Lindley began the show with a dance number on the upper level of the space. Dressed in white costume, which looked like it was made from white plastic bags, she danced to V. Bozeman’s “Race Jones,” slowly stripping away the costume of whiteness till she was almost nude. And then like the descent of a goddess, she entered the lower level to sit amongst the crowd, and we watched and waited. In that process of waiting, Lindley slowly began to stir to life with the tick tock sound in the background. We watched as she struggled to move, to be in the space. We watched as she found pieces of her black garbage bag costume around the stage and tucked in in areas around the audience, and placed them on her body.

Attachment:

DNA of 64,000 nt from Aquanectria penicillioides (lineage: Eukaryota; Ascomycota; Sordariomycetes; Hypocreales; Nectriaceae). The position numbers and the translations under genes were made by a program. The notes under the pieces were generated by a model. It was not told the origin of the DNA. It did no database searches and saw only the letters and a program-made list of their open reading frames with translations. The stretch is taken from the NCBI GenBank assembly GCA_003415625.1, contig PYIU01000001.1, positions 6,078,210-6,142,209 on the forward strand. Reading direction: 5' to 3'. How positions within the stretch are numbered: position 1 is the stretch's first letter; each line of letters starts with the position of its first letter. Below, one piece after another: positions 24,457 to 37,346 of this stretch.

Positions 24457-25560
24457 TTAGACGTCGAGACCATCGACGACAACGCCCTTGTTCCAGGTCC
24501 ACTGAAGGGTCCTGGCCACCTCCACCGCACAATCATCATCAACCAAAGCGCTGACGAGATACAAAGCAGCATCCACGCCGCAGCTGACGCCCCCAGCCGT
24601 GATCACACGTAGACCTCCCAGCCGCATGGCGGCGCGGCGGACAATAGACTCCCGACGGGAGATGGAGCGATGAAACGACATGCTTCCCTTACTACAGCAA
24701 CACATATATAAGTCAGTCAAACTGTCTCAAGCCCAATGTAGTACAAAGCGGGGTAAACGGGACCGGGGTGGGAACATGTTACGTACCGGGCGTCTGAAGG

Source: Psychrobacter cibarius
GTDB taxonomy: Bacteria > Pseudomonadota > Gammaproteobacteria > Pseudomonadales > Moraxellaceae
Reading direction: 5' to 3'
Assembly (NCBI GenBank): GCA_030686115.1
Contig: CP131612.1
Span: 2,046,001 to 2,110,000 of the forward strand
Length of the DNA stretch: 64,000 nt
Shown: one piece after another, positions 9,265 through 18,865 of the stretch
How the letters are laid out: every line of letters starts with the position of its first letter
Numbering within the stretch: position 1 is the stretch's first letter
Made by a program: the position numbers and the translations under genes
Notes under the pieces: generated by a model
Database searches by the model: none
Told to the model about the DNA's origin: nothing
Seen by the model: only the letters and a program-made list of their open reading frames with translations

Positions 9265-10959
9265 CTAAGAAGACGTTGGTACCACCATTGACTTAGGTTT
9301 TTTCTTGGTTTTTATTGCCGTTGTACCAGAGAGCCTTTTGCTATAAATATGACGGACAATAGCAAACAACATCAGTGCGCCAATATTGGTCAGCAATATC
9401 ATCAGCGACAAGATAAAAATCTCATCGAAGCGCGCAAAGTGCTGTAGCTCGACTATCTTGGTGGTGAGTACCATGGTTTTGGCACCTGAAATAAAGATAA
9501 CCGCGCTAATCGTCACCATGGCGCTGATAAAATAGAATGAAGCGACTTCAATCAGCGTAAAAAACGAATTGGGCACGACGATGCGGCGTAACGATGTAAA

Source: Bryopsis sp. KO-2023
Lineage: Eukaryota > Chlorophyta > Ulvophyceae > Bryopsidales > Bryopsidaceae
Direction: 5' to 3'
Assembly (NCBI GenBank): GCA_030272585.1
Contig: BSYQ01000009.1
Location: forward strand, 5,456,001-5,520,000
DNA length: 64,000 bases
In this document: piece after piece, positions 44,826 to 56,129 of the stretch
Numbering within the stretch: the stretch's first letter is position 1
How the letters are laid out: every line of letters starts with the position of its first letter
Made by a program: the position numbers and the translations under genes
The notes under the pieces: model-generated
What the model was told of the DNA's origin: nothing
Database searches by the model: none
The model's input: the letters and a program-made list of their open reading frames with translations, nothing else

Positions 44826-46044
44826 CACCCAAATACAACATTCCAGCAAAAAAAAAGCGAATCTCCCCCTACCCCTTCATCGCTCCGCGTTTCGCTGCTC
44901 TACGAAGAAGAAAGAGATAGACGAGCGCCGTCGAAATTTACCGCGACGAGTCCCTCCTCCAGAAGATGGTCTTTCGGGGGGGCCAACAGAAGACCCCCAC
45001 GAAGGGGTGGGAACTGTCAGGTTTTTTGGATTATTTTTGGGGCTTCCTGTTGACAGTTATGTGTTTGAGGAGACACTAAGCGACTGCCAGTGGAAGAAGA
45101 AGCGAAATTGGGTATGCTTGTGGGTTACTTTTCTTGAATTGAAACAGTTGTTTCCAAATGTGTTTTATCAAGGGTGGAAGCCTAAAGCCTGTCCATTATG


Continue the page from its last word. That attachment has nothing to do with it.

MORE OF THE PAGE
In Lindley’s performance we could see how life was a process of being, a struggle to keep moving, a costuming and re-costuming of self over time, even as one can be resistant to all of it at the same time. We watched as she struggled to speak, forcing sounds out until she could finally get out the words, “it’s in my blood…it’s here…the past…it’s here…and I’m reminded of my history anytime someone calls my name.” And then we went through that history — she digged through the past of absent father, black men who caused pain, the silencing of black women, the times she hurt people she loved and times when she felt hurt. As she told us these stories, she stuffed her costume and herself (putting them in her mouth) with black plastics bags. Because living is to remember all of those memories, to learn from all those memories, to create out of those memories, and to forget all those memories only so you can be loved or seen as perfect is not living.